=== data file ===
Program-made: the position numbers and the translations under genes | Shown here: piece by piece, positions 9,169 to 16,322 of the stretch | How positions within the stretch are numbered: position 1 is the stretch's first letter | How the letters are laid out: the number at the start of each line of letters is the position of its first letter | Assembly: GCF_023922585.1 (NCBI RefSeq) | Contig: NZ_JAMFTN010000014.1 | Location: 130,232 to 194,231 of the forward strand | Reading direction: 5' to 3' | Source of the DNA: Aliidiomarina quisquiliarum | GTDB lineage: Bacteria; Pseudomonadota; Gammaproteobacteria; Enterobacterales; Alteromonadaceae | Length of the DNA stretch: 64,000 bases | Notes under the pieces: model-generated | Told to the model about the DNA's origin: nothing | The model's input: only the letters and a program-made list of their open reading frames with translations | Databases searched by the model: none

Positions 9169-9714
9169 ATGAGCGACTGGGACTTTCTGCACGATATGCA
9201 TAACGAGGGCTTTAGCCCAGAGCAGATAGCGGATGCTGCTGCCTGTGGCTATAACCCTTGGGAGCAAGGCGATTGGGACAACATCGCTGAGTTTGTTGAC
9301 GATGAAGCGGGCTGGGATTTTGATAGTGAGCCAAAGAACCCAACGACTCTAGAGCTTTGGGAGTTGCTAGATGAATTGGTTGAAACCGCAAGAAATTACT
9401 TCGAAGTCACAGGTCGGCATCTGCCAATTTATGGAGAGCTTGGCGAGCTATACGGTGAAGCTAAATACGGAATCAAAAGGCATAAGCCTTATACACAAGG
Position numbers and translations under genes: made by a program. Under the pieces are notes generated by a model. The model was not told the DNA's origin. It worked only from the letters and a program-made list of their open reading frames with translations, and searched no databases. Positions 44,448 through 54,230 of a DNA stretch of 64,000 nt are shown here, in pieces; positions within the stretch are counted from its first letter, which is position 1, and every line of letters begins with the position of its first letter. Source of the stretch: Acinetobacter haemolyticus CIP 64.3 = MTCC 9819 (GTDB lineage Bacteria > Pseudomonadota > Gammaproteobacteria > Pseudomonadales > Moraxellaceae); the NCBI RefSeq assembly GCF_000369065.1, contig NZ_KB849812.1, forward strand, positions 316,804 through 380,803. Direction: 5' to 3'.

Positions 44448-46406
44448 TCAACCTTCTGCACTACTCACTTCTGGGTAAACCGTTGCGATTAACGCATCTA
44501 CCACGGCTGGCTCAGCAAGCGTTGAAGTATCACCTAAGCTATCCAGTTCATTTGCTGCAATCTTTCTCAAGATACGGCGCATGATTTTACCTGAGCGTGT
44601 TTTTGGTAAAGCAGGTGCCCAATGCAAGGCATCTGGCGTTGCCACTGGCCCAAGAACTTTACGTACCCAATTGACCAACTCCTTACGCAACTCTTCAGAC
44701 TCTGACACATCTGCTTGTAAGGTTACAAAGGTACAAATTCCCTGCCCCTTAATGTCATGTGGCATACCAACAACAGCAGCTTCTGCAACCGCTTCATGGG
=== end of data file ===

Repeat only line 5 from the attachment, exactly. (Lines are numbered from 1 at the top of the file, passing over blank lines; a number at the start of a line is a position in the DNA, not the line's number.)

9301 GATGAAGCGGGCTGGGATTTTGATAGTGAGCCAAAGAACCCAACGACTCTAGAGCTTTGGGAGTTGCTAGATGAATTGGTTGAAACCGCAAGAAATTACT